The mid-21st Century. The world has been changed by an extraordinary event that has returned magic to the world and transformed millions of people into other races: elves, dwarves, orcs, trolls and other creatures of myth and legend. Technology and magic coexist in the shadow of vast skyscrapers, used by both the super-corporations that are supplanting the nation-states of the world and the shadowrunners, agents and mercenaries working for hire. When an old friend dies and sends a message from beyond the grave, you are called upon to run the shadows once more and find out what happened to him, and why.
The story behind Shadowrun Returns is almost as interesting as the game itself. Not satisfied with the course of the Shadowrun RPG franchise on computers in recent years - particularly the poor action game from 2007 - the franchise's creator Jordan Weisman licenced the rights back to his world and set about funding a new, 'old-school' RPG set in the world. This would be a somewhat small-scale game that eschewed modern, cutting-edge (and very expensive-to-create) 3D graphics in favour of story, writing and a more stylised art style. It would also be made for fans and funded by them: Weisman raised just under $2 million for the game via Kickstarter. A number of other companies have followed suit, but Shadowrun Returns is the first major Kickstarter-funded CRPG to make it to release.
Shadowrun Returns consists of two elements. The first is the base game code and a built-in editor, with which you can make your own campaigns. The editor is quite powerful, and allows for more elaborate campaigns than the one that ships with the game. Thus, new campaigns or modded versions of the base one will be released in the coming weeks and months. Amongst the listed projects are a remake of the famous SNES CRPG from the early 1990s, for example. This will extend the game's longevity extensively.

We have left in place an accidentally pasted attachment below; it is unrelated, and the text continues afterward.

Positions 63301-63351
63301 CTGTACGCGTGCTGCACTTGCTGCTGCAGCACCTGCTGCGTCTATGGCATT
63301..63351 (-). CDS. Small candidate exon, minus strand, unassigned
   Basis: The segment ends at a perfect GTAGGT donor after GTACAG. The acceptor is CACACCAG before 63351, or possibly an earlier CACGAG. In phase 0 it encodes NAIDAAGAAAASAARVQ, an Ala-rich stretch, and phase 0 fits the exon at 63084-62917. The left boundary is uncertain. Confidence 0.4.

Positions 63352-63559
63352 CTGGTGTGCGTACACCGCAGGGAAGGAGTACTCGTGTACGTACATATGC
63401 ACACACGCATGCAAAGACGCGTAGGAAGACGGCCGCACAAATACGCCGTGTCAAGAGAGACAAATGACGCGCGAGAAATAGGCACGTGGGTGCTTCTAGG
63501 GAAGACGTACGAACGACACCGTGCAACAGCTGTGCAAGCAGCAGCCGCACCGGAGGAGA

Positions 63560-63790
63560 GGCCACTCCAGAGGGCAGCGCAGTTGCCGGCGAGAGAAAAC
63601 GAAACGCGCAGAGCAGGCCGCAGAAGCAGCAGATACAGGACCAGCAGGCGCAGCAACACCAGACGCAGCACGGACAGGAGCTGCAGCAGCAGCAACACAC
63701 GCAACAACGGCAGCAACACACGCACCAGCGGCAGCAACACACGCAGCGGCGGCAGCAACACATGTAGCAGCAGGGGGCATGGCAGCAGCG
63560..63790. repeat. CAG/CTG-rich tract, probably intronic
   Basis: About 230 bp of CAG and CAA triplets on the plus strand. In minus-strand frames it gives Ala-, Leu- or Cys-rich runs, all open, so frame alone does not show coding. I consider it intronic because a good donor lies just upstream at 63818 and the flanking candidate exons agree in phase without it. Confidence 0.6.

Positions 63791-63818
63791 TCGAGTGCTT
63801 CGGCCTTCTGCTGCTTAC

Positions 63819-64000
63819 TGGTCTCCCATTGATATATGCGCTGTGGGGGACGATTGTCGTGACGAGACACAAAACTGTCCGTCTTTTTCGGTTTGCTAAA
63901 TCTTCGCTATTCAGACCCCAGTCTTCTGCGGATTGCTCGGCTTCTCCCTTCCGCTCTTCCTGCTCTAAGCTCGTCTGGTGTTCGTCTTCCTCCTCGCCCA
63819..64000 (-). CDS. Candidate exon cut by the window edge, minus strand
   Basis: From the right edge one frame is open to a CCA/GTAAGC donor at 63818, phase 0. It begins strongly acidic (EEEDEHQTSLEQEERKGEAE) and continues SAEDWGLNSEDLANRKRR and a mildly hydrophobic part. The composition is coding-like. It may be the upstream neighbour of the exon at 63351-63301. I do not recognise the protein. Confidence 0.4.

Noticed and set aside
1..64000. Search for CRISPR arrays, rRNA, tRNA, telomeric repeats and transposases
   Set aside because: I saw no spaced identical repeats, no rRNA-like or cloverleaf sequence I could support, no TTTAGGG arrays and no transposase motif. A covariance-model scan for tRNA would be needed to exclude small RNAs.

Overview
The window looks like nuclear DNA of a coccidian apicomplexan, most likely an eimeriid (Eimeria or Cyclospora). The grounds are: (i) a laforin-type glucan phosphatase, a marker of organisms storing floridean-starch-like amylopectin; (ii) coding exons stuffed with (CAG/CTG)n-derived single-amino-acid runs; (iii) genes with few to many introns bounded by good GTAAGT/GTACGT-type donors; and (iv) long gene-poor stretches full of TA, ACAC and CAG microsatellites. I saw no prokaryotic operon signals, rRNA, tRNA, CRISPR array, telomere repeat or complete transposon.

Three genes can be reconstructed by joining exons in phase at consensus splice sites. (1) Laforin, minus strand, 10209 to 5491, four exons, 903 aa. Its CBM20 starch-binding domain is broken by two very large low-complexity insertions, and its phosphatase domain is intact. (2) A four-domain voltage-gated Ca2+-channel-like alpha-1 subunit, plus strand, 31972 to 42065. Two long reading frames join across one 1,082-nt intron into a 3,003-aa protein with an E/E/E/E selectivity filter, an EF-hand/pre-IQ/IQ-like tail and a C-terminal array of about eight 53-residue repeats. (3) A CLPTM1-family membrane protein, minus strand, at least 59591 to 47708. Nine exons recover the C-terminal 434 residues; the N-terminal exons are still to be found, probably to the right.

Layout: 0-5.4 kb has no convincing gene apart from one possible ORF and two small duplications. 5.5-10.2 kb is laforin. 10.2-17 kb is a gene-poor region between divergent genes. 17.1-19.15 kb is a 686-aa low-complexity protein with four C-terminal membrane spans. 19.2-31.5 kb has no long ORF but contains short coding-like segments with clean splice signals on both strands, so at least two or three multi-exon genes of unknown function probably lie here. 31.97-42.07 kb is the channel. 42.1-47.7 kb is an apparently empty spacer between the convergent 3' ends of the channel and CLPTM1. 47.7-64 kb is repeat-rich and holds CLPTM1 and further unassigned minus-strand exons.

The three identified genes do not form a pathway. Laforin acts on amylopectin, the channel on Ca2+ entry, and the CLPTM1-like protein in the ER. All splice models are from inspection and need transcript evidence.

The second element is Dead Man's Switch, which is the campaign that ships with the game. Limitations in budget and development time have restricted the scope and scale of this episode, but it's still more than 10 hours long and features a large number of locations and characters, as well as a huge amount of writing. Rather like the Neverwinter Nights base campaign, Dead Man's Switch can be seen as more of an extended demo of what the editor is capable of, although it is certainly better-written and more entertaining than that older game's base campaign.
You start off by creating a character and choosing your race and gender. There are no classes as such, but archetypes that automatically set you up as a warrior class (a 'street samurai') or a cyberhacker ('decker'), a user of drones ('rigger') or a magic-user ('mage'). You can ignore these and funnel points into different skill as you see fit, to create a combat-focused character who can also do a bit of hacking on the side or a rogue-like character who can drop the occasional healing spell. This allows for a great deal of variety in the way you play the game. Your skills are reflected in dialogue choices, some of which open up equipment and even quests that are otherwise unobtainable in the game. Other skills can be used to open up alternate routes through maps, allowing players to bypass combat.
Completing missions (or 'runs', in the game's parlance) results in the player gaining karma points, which can be used to improve their skills and learn new ones. Karma points are only gained for achieving objectives, not engaging in combat, which means the traditional RPG standby tactic of killing every enemy in sight (regardless of it being necessary or not) to help level up is unnecessary. This allows for a greater focus on roleplaying, conversations and characterisation than on simply wasting everything in sight. Combat, when it does happen, is pretty solid. It's a turn-based affair similar to the system used in last year's XCOM, allowing for the use of cover and a mix of movement, firing and going into overwatch to guard against newly-arriving enemy forces. You can use magic, guns, swords, drones and thrown weapons (like grenades) in combat, making it varied and entertaining. For extra variety, deckers (or characters with hacking skills) can sometimes use computer terminals to hack into and turn defences (like turrets) against enemy forces.